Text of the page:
buying What Is the Best Age and Mileage for a Used Car?

20:50  16 may  2017
20:50  16 may  2017 Source:   U.S. News & World Report - Cars

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Our new car reviews and used car reviews can help you decide which car is right for you. If you'd like to buy new, use our Best Price Program, which can help you find the dealer in your area with the best price.

autos. You are using an older browser version. Please use a supported version for the best MSN experience. What Is the Best Age and Mileage If you’re considering a used car , it’s hard to know which is worse: paying for unexpected repairs or losing thousands of dollars per year to depreciation.

Buyers have a lot to think about when deciding on a used car. It can be tempting to just go buy the cheapest thing you can find. Sometimes, that can be a mistake; those cars are usually cheap for a reason. They often have problems that are expensive to repair.

Research

Research

On the other hand, new cars are extremely reliable. Perhaps more importantly, they carry warranties, so manufacturers pay for any problems that arise for several years. The downside is that they depreciate far out of proportion to older cars, and depreciation costs are so high that they can dwarf repair and maintenance costs for years.

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According to Samarins.com, a good mileage figure for a used car is 155,000 or less. While low mileage is desirable in a used car , it is not a guarantee that a vehicle is in reasonably good shape for its age .

Is it better to buy an old used car with low mileage or a newer used car with high mileage ? What other considerations besides mileage are there when buying a used car ? What is the optimal age / mileage for a used car ?

Depreciation vs. Repairs

If you’re considering a used car, it’s hard to know which is worse: paying for unexpected repairs or losing thousands of dollars per year to depreciation.

To help readers weigh the options, we gathered data on depreciation, problems, and repair costs for cars from one to 10 years old and plotted them to try to find the sweet spot for buying a used car. Repairs are the only cost of owning an older car that rises every year. Other costs, from depreciation to insurance and registration, all fall with every year a car ages. The immediate question is: Where do the curves cross? When you start paying more per year in repairs than your car loses in depreciation?

We gathered data on depreciation from KBB.com; on average annual repair costs from RepairPal.com, and repair frequency data from TrueDelta.com on models from one to 10 years old. We plotted them on a graph to see when rising repair costs surpassed falling depreciation. In our analysis, even 10-year old cars cost more in depreciation than they absorbed in repair bills. Once you add in lower insurance and registration costs, older cars are even cheaper.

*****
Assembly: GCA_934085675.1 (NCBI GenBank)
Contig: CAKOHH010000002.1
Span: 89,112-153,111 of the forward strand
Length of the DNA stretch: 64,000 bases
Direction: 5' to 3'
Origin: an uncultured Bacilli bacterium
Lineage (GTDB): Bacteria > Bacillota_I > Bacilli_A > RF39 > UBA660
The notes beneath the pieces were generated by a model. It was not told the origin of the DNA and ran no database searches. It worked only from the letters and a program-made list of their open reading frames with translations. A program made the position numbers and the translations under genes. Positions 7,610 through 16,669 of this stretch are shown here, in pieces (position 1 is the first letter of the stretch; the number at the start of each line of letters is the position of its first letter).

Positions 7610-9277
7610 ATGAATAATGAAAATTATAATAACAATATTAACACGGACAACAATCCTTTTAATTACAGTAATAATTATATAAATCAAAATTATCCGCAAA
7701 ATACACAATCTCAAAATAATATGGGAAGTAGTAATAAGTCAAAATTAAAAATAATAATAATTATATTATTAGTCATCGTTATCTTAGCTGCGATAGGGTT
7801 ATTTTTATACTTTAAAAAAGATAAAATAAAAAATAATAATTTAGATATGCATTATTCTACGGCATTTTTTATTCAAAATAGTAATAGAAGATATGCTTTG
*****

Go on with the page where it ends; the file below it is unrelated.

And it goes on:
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The optimal age for a used car is right at the knee of the depreciation curve generally in the 3-5 year range. A modern car of that age will have relatively low mileage and be quite reliable if you shop carefully; it's usually thought to the best value given that the original owner would have taken the

What is the optimal age / mileage for a used car ? Does running the AC in your car really burn gas? What are the best current strategies to negotiate a lower price for a used car from a car dealer? How does car mileage effect a used car ?

Depreciation, Depreciation, Depreciation

KBB.com provided us with depreciation data on cars, SUVs, pickups, and vans from model years 2007 to 2016. On average, these cars lost one-third of their value in the first year and more than half their value by year four. On an average new car that sells for $34,500, that amounts to a loss of more than $11,000 in the first year and more than $17,000 in the first four years. Only the most mistreated exotic cars will rack up that amount in repairs in such a short time. They will also lose a lot more to depreciation.

It can be tempting to try to balance the new warranty, low maintenance costs, and low repair costs of a new car with the lower depreciation of a used car by buying a certified pre-owned vehicle two or three years old that’s beyond the steepest part of its depreciation curve and still has a warranty to keep repair bills down. In our analysis, though, depreciation at that age still dwarfs repair costs. And certified pre-owned cars cost as much as $3,000 more than similar, non-certified cars. CPO programs can give you peace of mind, but other used cars are much cheaper to buy and own.

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What is the best car and bike in terms of price and mileage ? What is the optimal age / mileage for a used car ? Should one buy an old car with low mileage ? How do you work out the gas mileage of your car ?

What is the best car under ,000 that can seat 4 comfortably, has good MPG, isn't a total bore to First of all no matter what you buy, due to the mileage you put on your car the resale value is going to suffer. Of course if you did want to get a really inexpensive used car to beat up on long commutes.

Even if you buy an eight-year-old used car, you’ll lose more than $1,000 a year just on depreciation. By then, you could run into a repair that costs you more than $1,000, but it still isn’t common.

Average Repair Costs Tend to Be Low

While depreciation removes almost half of the value of a vehicle after five years, repairs and maintenance only add up to about 3 percent of the original cost of a vehicle after five years, and on average, they creep up slowly. According to data from repairpal.com, the average five-year-old car costs its owner about $350 in repairs. By the time it’s 10 years old, average repairs cost just under $600 a year.

Repair Costs for European Luxury Cars Are High